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Publication numberUS2579258 A
Publication typeGrant
Publication dateDec 18, 1951
Filing dateApr 9, 1948
Priority dateApr 9, 1948
Publication numberUS 2579258 A, US 2579258A, US-A-2579258, US2579258 A, US2579258A
InventorsHeckert Frederick W
Original AssigneeHeckert Frederick W
Export CitationBiBTeX, EndNote, RefMan
External Links: USPTO, USPTO Assignment, Espacenet
Grill-spatula assembly
US 2579258 A
Abstract  available in
Previous page
Next page
Claims  available in
Description  (OCR text may contain errors)


Patented Dec. 18, 1951 UNITED STATES PAT ENT. OFFICE GRILL-SPATULA ASSEMBLY Frederick W. Heckert, Dayton, Ohio- Application Aprilfl, 1948, Serial No. 19,899

(01. Bil-34?!) 1 Claim:

This invention relates to a kitchen utensil and more particularly to a combination of a grill foods simultaneously has long been recognized and various arrangements have been devised for this purpose, but they'have failed to fully reckon with the problems involved resulting from the unlike characteristics of the unlike foods. Thus in a grill intended for use in preparing bacon and eggs simultaneously, it is desirable to provide an arrangement in which at least some of the bacon grease may be used in frying the eggs but in which it is not necessary to contend with all of the bacon grease.

It is an object of my invention to provide a grill in which it is possible to drain off any desired portion of the bacon grease without dislo'dging or disarranging the bacon on the grill and without causing any of the grease to run down the outer edge of the grill.

More particularly, it is an object of this invention to provide an ingenious lid arrangement.

for use in holdingthe bacon. in place while. the excess grease is poured off.

It is also an object ofthis. invention to provide an improved pouring spout which makes itv possible to pour off the excessgrease without danger of any of. the grease running down the. outside of the grill.

Another. object of this invention is to provide a lid whichv may be used for covering theone portion of the grill without covering the remainder of the grill.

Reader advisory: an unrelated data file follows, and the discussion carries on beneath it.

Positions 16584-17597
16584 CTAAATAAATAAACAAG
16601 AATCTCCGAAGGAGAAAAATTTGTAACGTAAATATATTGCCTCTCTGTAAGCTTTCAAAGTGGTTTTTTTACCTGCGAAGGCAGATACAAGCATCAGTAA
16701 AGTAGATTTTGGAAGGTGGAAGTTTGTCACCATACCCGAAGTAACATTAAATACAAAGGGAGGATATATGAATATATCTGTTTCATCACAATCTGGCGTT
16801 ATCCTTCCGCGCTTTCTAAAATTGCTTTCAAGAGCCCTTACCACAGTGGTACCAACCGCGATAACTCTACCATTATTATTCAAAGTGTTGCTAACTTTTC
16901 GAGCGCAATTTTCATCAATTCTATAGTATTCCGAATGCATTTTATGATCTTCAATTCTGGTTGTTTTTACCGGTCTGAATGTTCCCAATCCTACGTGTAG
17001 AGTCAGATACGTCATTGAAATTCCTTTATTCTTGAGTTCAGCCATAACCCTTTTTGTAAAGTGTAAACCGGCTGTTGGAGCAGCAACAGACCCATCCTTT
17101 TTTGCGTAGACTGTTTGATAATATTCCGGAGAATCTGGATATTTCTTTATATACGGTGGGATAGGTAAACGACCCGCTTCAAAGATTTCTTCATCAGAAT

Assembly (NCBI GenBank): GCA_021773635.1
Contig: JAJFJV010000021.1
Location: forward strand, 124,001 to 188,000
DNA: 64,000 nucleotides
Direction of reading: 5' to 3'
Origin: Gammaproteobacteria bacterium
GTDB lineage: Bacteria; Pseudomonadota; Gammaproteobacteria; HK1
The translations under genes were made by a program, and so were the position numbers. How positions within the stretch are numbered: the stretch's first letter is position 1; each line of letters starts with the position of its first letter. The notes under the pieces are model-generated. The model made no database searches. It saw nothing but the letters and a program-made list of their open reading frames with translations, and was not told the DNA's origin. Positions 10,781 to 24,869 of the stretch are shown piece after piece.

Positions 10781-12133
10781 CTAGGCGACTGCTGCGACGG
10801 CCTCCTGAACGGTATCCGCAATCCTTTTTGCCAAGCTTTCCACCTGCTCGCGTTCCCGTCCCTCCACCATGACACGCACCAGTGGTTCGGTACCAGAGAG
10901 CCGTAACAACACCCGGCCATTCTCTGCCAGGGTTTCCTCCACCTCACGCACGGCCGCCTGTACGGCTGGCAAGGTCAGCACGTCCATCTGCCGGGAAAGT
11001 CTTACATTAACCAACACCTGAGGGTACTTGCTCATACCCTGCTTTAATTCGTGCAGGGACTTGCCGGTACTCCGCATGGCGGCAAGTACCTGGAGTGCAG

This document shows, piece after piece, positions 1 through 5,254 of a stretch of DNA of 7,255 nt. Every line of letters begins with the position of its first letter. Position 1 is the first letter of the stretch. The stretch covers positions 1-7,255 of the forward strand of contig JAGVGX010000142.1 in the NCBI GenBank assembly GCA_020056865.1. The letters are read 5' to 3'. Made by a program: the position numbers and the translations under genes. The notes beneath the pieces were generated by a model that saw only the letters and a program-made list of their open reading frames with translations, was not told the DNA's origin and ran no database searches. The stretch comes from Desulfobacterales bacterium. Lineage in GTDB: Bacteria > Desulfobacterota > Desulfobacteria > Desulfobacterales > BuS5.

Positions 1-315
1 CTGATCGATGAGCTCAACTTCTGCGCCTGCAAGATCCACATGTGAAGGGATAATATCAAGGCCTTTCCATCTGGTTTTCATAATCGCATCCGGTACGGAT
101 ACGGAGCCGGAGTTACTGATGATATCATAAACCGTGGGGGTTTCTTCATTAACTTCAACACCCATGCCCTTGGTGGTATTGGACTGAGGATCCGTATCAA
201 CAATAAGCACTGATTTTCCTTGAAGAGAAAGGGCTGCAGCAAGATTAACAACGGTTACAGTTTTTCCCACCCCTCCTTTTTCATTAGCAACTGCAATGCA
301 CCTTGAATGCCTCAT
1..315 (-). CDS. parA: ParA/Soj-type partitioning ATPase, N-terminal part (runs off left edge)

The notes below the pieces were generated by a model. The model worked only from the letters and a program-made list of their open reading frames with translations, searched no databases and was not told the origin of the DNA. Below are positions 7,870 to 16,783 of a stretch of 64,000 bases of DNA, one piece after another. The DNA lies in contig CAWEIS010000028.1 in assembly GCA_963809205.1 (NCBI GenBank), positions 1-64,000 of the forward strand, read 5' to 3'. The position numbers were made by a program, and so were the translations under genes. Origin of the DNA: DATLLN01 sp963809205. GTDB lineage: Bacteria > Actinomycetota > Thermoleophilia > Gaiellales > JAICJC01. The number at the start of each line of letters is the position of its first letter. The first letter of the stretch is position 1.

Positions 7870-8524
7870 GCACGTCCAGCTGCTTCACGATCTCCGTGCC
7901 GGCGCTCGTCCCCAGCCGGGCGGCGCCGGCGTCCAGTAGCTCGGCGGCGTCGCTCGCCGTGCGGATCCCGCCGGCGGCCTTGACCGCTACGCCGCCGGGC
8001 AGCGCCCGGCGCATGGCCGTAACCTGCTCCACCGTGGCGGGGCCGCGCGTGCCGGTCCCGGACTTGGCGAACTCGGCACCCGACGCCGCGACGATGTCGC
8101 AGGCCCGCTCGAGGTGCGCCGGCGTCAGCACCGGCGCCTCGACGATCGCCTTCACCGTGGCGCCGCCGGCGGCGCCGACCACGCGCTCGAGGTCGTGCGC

Still another object of this invention is toprovide a lid which serves as a lid while the food is being prepared and serves. as. a spatula for removing the food from the grill after it is prepared.

It is another object of this invention to provide an improved arrangement for properly positioning the lid on the grill.

Still another object of this invention is to provide an improved spatula construction.

Other objects and advantages reside in the construction of parts, the combination thereof and the mode of operation, as will become more apparent from the following description.

In the drawing, Figure 1 is a perspective view of a preferred embodiment of my invention;

- tom of the grill.

Figure 2 is a vertical sectional view;

Figure 3 is a plan view;

Figure 4 is a sectional view taken on line'4.-4 of Figure 2; and

Figure 5 is a fragmentary sectional view taken substantially on line 5'5 of Figure 3.

Referring nowto the drawing wherein I'have shown a preferred embodiment of my invention; reference numeral 10' designates generally a grill having a'handle l2 secured, thereto in any suitable. manner, such as by the. screw l4 as shown inFigure 2. The handle is, preferably made of molded heat. resistant, plastic material,- but other materials, such as wood, could be used. The grill comprises, a first inclined. surface it which is intended to be used for preparing one type of food, such as strips of bacon or the like, and a second substantially horizontally disposed surface 18 whichis designed for use in preparing. a second type of'food'. such as. eggs. An offset I1 is provided between the upper inclined, surface [6' and the lower. horizontally. disposed surface [8. The arrangement of the surfaces 16. and I8. is such that any grease or the like. will drain from the. surface lainto the lower part of the grill" comprising the surface. [8. The grill. is prefer.- ably made of castalfuminum or. some. similar. ma-

terial, so as to. obtain. even heat. distributionv portion 20' as at spatula for loosening food from.

the bottom of the: grilL- The sides of the lide spatula are. tapered, as:v indicated at- 23,- so as to make it possible to shift the handle from sidev to side as the beveled edge-2ll= is; progressively moved along, the bottom; surfacaof: the grill for loosening any food thatamay be." adhering tothe. bot- The front end of the spatula comprising the beveled edge 26 is preferably made wide enough to reach all the way across the bottom of the grill.

The stem 22 is tapered in such a manner that the widest portion of the stem is adjacent the rectangular portion 20 and the narrowest portion is attached to the handle 24. There are several advantages in this construction. One of the main advantages is in the improved flexing characteristics of the stem 22. Another advantage resides in providing the preferred construction from the standpoint of strength whereby repeated flexing of the stem does not cause breakage of the stem. The shape of the lid-spatula in general is such that it is possible to efiiciently stamp the lid-spatula from sheet material without needlessly wasting material.

The lid-spatula is preferably formed of stainless steel, although other types of material may be used. Stainless steel has been found to be a very practical material-for use in fabricating the lid-spatula in that it provides the necessary rigidity and flexibility as well as being "stainless.